A Victoria man charged with mischief after a February protest outside the home of B.C. Premier John Horgan signed a 24-month peace bond last week, agreeing to stay away from the premier, his wife and their Langford home.
Howard Gerard Breen was arrested Feb. 18, along with Regine Monika Klein and Mark William Nykanen, when members of Extinction Rebellion Vancouver Island, a group opposed to the Coastal GasLink pipeline expansion project, brought their protest to the driveway of Horgan’s private residence. Members of the group said they had planned to attempt a “citizen’s arrest” of the premier to show support for Wet’suwet’en hereditary chiefs.
West Shore RCMP said the trio were arrested after refusing to leave an “exclusion zone” set up by police.
Victoria lawyer Dirk Ryneveld was appointed as a special prosecutor in the case on March 5. In August, Klein and Nykanen signed the $500 peace bonds. Breen initially elected to go to trial, but changed his mind and signed the peace bond on Friday.
Before Breen signed the court document, provincial court Judge Ron Webb emphasized to Breen that any breach of the terms of the peace bond could result in criminal charges.
Ryneveld told the court that at about 8 a.m. on Feb. 18, Eleanor Horgan phoned 911 because there were protesters outside her home.
“There were about 25 people and some people were banging on her door and they had been there about 10 minutes,” said Ryneveld. “She was alone in the residence and she was scared because there was quite a commotion going on at the end of her driveway. She needed to leave her home, but of course, her exit was blocked.”
About 10 police officers responded, and most of the protesters and the press dispersed when the police told them to leave. “Three of the individuals, the three named in the information, said they were not going to go,” said Ryneveld, adding the three were warned they would be charged if they didn’t leave. “They were arrested because they refused to leave.”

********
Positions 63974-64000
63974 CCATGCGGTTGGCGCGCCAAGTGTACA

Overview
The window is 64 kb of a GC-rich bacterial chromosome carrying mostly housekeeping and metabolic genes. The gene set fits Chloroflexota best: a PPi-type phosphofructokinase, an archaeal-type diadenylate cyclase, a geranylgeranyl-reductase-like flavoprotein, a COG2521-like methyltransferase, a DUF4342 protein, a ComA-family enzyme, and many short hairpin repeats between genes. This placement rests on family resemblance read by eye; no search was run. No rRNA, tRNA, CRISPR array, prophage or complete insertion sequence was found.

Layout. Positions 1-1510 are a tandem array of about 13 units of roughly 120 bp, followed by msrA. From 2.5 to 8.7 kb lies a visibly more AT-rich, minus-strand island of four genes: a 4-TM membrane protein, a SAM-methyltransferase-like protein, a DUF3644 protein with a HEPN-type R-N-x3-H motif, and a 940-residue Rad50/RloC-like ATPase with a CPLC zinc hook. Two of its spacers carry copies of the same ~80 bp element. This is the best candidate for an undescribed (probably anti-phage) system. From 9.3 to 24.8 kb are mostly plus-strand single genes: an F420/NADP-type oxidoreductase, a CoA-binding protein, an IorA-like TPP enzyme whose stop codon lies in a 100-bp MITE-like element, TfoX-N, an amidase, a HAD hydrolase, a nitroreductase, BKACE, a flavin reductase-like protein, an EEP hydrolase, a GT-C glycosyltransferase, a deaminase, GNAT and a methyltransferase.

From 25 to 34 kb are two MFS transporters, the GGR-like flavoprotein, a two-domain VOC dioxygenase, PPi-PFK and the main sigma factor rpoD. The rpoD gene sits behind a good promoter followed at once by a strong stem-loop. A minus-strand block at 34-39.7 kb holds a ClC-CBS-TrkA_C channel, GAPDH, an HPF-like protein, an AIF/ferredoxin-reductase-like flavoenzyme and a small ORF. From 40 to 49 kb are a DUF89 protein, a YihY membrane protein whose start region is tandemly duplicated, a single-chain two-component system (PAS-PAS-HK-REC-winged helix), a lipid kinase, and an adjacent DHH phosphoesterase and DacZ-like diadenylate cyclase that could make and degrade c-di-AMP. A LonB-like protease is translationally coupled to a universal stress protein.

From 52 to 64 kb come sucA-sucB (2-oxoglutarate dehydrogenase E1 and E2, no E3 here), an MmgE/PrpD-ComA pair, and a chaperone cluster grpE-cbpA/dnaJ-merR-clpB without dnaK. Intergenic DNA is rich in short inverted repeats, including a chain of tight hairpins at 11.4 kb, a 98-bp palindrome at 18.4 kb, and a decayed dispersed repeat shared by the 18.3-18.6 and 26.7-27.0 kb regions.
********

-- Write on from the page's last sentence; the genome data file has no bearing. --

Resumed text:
Nykanen and Klein were lying on their backs with their arms secured to each other with a metal pipe. Breen was sitting on the edge of the driveway immediately behind them, he said.
Breen had two large zip ties in his hand and said he was there to make a citizen’s arrest of the premier.
The judge noted that both Klein and Nykanen, who were in the courtroom, were shaking their heads while the circumstances were being read into the court record. “I just ask everybody to maintain a sense of decorum,” said Webb.
Breen disagreed with Ryneveld’s version of events, saying there was no banging on the door and of the seven people there, only three were demonstrating.
Ryneveld countered that he had also seen a video of the incident showing a lot more than three people protesting.
Breen has agreed to keep the peace and be of good behaviour and have no contact with Eleanor or John Horgan or go within 100 metres of their home, school, work or place of worship.
He is allowed, however, to send emails to the premier solely for the purpose of engaging in peaceful political protest or political commentary. Similarly, Breen can go to the legislature to engage in peaceful protest or political commentary.